Etymology
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metric (adj.)

"pertaining to the system of weights and measures based on the meter," 1855, from French métrique, from mèter (see meter (n.2)). In this sense, metrical is attested from 1797. Metric system is attested by 1855.

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metric (n.)

"science of versification," 1760, from Latinized form of Greek he metrikē "prosody," plural of metron "meter, a verse; that by which anything is measured; measure, length, size, limit, proportion" (from PIE root *me- (2) "to measure"). Middle English had metrik "the branch of music which deals with measure or time" (late 15c.), from Medieval Latin metricus.

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metrics (n.)

"the study of meter, the art of versification," 1892, variant of metric (n.); also see -ics.

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metricize (v.)

also metricise, "convert to the metric system," by 1852, from metric (adj.) + -ize. Related: Metricized; metricizing. Earlier "to convert to poetic meter" (1850; see metric (n.)).

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econometric (adj.)
1933, from economy + -metric. Related: Econometrics.
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-metric 
word-forming element representing -metry + -ic.
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isometric (adj.)
1838, literally "of the same measure," from iso- "the same, equal" + -metric. The components are Greek: isos "equal, identical" + metron "a measure." Originally a method of using perspective in drawing; later in reference to crystals. The physiological sense relating to muscular action is from 1889, from German isometrisch in this sense (1882).
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radiometric (adj.)

"pertaining to the radiometer or to experiments performed by it," 1877, from radiometer "instrument to transform radiant energy into mechanical work" (1875), radiometry, from radio-, here indicating "radiant energy," + -metric. Previously radiometer was the name of an old cross-staff instrument for measuring angles. Radiometric dating is attested from 1906.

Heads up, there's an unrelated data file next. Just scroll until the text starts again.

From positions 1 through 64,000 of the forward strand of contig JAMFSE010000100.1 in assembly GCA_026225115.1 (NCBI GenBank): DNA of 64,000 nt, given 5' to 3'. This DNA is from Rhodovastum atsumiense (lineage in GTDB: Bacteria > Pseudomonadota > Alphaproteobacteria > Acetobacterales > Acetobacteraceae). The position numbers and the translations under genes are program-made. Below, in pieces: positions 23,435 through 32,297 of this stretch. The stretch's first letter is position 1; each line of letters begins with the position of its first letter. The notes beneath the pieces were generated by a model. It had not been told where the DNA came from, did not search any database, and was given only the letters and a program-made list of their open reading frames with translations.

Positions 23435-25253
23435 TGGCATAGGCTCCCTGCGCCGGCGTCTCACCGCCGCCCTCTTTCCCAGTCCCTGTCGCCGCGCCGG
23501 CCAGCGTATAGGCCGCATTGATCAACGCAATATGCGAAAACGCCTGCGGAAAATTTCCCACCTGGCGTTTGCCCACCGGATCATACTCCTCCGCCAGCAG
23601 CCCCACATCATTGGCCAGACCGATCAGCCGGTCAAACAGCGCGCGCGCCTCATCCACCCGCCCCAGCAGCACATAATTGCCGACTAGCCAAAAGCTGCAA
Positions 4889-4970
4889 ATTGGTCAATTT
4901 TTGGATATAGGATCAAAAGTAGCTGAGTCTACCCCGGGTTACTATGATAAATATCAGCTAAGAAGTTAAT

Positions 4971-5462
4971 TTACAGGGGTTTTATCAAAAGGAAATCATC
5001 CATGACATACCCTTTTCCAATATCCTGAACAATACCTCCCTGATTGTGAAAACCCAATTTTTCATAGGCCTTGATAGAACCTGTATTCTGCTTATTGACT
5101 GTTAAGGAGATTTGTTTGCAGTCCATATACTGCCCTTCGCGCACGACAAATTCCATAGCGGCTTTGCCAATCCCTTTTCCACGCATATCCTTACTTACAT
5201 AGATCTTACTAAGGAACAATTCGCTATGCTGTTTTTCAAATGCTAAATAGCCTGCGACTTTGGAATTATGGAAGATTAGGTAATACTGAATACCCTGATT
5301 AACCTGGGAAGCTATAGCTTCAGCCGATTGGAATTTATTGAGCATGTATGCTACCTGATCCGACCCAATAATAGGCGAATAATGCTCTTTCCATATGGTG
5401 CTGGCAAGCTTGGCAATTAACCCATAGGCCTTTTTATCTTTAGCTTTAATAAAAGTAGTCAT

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*me- (2)
*mē-, Proto-Indo-European root meaning "to measure." Some words may belong instead to root *med- "to take appropriate measures."

It forms all or part of: amenorrhea; centimeter; commensurate; diameter; dimension; gematria; geometry; immense; isometric; meal (n.1) "food, time for eating;" measure; menarche; meniscus; menopause; menses; menstrual; menstruate; mensural; meter (n.1) "poetic measure;" meter (n.2) unit of length; meter (n.3) "device for measuring;" -meter; Metis; metric; metrical; metronome; -metry; Monday; month; moon; parameter; pentameter; perimeter; piecemeal; semester; symmetry; thermometer; trigonometry; trimester.

It is the hypothetical source of/evidence for its existence is provided by: Sanskrit mati "measures," matra "measure;" Avestan, Old Persian ma- "to measure;" Greek metron "measure," metra "lot, portion;" Latin metri "to measure."
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tonne (n.)
1877, French form of ton (n.1), adopted for English use to denote a metric ton (1,000 kg.).
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